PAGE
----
How To Make It In Fashion, According To Stylist Pam Quiñones

Plus, how you can look stylish on a budget!

She’s responsible for dressing some of the biggest names in the local showbiz industry, so it’s a given that Pam Quiñones knows what she’s talking about. We caught up with Qurator Studio’s creative director, whose team just won Stylists of the Year at the 2016 Zalora Style Awards, to pick her brain on all things fashion—including her advice to aspiring stylists.

How can Cosmo girls find their signature style?
A lot of people now are exposed to fashion and a lot of things related to fashion. With social media and the Internet, it’s not very difficult to find that. But I think beyond all of that, they should really know what works for them. What works for them makes them feel confident—and eventually makes them them. Really know what works for you and add to that what you prefer.


How should they approach trends and experiment with fashion?
There are a lot of runway reports that we can read in magazines. But again, it’s really a matter of knowing what works for you and what your interests are. I think it’s also good to dabble in things that you’re not interested in, something that’s out of your comfort zone. And the best time to do that is when you’re young—but there’s really no preferred time to be experimental. At the end of the day, as long as it feels authentic to who you are, then style emanates.

What’s the one trend girls should try in 2016?
I don’t know if it’s a problem, because it doesn’t feel very new—and trends, by definition, should be very novel and something you’ve never seen before. None of the new trends are very new. I think everything has been rehashed or is a revival of trends that have been highlighted in the past.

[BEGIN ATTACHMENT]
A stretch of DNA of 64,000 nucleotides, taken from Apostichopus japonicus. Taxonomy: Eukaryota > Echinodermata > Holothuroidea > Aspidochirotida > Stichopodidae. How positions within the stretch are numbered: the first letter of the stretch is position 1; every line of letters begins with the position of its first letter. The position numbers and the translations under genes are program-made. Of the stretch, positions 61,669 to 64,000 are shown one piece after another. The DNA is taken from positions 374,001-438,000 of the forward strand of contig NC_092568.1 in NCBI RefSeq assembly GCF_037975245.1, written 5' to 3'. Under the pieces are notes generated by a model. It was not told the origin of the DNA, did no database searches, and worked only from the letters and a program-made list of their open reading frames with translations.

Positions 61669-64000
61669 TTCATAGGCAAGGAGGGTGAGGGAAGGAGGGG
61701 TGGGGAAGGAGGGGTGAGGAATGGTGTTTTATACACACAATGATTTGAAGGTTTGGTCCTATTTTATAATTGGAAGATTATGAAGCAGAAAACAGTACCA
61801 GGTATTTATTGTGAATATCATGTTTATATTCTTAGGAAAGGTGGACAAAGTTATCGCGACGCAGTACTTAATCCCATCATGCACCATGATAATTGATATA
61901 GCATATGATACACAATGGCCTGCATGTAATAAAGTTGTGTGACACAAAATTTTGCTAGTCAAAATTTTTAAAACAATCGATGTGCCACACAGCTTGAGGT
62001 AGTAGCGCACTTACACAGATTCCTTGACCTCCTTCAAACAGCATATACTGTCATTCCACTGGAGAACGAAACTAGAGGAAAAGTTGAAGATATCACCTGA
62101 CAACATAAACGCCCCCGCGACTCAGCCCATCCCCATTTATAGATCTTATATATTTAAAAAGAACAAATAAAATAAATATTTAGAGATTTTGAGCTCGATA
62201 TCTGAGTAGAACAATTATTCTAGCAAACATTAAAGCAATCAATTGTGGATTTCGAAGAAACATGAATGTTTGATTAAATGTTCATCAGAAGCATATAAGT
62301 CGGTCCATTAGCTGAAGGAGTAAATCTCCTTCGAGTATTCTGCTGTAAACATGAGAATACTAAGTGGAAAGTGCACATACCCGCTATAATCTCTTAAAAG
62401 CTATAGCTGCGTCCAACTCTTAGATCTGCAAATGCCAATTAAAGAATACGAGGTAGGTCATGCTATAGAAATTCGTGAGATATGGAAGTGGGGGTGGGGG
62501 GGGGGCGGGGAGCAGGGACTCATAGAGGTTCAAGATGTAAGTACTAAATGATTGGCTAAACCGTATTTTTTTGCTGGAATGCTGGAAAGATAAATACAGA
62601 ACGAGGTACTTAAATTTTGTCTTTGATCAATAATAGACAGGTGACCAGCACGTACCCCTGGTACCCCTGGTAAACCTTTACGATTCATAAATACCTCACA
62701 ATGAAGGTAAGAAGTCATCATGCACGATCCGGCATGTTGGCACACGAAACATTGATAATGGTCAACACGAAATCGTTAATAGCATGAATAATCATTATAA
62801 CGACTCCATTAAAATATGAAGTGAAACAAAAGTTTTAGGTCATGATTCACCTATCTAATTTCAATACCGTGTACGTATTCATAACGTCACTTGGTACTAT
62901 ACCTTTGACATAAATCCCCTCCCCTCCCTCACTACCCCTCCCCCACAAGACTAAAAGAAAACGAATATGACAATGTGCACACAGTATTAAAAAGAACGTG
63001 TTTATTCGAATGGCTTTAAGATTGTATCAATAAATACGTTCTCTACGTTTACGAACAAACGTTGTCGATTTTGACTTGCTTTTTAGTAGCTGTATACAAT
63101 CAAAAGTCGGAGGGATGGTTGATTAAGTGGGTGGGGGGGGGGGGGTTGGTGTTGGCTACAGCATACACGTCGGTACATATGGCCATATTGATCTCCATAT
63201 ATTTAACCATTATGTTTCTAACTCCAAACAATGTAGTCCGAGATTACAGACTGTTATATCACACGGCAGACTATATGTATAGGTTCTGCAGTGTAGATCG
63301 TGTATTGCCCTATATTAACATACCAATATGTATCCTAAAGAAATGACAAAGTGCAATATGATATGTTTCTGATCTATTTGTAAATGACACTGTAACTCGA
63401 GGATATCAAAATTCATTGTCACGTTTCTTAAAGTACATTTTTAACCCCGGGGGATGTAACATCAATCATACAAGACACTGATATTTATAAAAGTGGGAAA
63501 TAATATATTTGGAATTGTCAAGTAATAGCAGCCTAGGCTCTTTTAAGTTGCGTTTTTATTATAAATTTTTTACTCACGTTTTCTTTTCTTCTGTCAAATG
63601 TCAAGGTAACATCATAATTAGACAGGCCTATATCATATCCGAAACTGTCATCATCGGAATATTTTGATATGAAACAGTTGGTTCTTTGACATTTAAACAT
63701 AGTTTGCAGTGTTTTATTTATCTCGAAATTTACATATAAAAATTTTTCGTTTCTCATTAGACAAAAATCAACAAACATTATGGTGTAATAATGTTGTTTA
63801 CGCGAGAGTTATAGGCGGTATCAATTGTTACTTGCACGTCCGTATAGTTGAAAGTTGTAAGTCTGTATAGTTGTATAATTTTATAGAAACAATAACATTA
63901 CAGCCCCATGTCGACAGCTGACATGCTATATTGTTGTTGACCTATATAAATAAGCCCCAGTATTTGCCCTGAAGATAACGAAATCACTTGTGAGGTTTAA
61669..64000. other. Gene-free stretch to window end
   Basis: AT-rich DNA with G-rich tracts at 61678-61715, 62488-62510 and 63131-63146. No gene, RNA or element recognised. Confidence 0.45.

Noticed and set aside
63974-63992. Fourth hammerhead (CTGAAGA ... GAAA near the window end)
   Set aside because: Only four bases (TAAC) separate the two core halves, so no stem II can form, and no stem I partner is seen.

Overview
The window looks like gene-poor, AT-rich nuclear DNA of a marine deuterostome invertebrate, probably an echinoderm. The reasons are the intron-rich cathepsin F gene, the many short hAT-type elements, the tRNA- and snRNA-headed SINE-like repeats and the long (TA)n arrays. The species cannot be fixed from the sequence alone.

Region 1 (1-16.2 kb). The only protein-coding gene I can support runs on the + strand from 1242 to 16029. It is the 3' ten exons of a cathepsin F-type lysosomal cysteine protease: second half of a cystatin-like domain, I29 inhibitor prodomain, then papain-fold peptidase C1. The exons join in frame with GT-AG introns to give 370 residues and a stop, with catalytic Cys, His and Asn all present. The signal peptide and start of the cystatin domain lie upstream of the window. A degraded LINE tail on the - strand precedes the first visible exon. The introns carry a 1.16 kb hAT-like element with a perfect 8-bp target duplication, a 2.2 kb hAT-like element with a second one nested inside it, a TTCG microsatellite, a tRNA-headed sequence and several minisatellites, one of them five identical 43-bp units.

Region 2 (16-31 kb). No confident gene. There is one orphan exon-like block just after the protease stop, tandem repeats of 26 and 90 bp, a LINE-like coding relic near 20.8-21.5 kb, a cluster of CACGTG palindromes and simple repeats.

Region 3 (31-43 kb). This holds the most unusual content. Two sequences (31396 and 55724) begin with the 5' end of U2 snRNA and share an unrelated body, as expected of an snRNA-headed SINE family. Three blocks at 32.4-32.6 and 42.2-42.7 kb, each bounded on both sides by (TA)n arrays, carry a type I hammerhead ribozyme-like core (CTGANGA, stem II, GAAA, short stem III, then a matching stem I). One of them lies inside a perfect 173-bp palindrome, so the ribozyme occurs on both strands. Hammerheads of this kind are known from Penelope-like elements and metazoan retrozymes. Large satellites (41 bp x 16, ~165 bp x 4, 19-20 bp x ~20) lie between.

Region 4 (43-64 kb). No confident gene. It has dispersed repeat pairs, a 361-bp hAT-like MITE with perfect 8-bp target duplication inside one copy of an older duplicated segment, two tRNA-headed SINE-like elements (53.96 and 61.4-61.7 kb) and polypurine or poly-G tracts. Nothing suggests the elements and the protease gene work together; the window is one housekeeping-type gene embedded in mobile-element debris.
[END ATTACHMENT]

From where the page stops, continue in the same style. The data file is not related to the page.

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But my favorite is denim. Now, you can really see different iterations—a certain wash, a certain style, a certain finish. I want people to actually open up to jeans, because you can wear them during the day, during the evening. Jeans have evolved!

How can a girl look stylish on a budget?
I know a lot of girls who still buy from ukay-ukays and thrift shops. When I was much younger, I was doing it all the time. I think it’s a great way of tapping into different trends—or tapping into trends that aren’t actually very trendy, meaning something you don’t really see everywhere. It’s also very socially responsible to buy vintage, and it’s very unique. It’s not often that you’ll see something that another person has.

What classic investment pieces should every girl have?
Really comfortable high heels. Stilettos if you’re a stiletto girl, chunky stacked heels... Buy something that you can wear easily. The usual LBD, too. It’s cliché, but a trusty little black dress is always safe.

What’s a styling trick you use on your celebrity clients that CGs can apply to themselves?
All women have insecurities. So in the beginning, we always decide what they want to highlight—which part of the body she feels comfortable about or she thinks is most flattering. We try, as much as we can, to not focus on the negative things, so those are concealed. We try not to even talk about them, because at the end of the day, it’s not just about the clothing. It’s about communication and confidence. The most important part of the job is not the styling, but the communication [between the stylist and the client].


What’s your advice to girls who want to explore a career in fashion styling?
It’s a difficult, difficult, difficult job. I’ve had more than 20 interns, and I’m always working with new interns. More often than not, they have this illusion of styling, because you get to work with celebrities, beautiful clothes—but the work is crazy. We are doing more prep work; and we are working days before the shoot, on the actual shoot, and two days after the shoot. It’s a lot of legwork. It’s very difficult, but luckily, we’ve made it work. It may sound negative, but I always tell people that I don’t want to disillusion them. It’s really a difficult, difficult job.

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